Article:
In this remarkable book, Douglas Wolk brings to life an October evening in 1962, at the Apollo Theatre in Harlem - an evening at the height of Cold War tensions. In great detail, Wolk pieces together what took place (and what was recorded) that night, and illustrates beautifully the enduring power of one of James Brown’s - and popular music’s - defining moments: Live at the Apollo.
In this installment from the 33 1/3 series, Douglas Wolk looks at the monumental impact of James Brown’s groundbreaking album Live at the Apollo.
Recorded live in a temple of African-American culture, Brown’s album showed the "Hardest Working Man in Show Business" on the brink of stardom and at the height of his performing power. Wolk carefully lays out the historical context that surrounds this album: the heightening tensions of Cold War and race-relations in the United States and then carefully analyzes every song and lyric in this album.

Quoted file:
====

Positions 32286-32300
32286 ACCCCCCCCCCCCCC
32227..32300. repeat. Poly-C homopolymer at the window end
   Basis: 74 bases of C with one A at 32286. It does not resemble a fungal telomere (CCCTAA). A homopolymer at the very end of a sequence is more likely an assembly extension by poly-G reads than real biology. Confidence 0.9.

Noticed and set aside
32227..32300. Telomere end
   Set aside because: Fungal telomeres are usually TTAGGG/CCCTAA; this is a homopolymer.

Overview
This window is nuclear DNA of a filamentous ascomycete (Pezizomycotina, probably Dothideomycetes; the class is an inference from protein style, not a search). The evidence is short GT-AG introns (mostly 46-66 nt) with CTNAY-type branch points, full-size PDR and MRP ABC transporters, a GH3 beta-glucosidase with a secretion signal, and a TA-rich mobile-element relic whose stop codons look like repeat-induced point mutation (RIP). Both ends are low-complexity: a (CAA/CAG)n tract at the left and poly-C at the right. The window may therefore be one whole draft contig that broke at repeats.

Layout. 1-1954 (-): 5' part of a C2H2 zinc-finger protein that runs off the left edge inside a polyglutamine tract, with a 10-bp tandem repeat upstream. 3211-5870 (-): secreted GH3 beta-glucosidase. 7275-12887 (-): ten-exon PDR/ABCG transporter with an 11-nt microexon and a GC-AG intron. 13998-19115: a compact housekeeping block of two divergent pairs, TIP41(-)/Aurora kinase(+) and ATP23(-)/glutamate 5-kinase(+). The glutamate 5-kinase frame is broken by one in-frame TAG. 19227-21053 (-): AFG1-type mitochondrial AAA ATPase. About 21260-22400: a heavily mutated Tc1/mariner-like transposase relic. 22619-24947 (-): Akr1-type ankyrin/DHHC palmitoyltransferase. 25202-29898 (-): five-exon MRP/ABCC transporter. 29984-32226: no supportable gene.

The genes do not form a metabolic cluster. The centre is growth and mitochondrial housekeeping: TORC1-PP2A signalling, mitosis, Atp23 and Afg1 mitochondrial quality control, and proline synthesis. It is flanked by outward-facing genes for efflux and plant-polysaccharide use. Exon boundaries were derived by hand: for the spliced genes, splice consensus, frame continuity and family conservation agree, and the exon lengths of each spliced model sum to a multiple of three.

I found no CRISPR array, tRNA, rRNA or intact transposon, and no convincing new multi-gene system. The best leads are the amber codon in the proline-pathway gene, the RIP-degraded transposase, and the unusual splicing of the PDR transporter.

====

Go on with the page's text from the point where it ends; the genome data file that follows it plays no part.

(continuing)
Bill Quinn performs this audiobook with the smooth and steady tone of a nightly news anchor. Fans of this album looking for insight will cherish the depth of Wolk’s analysis.
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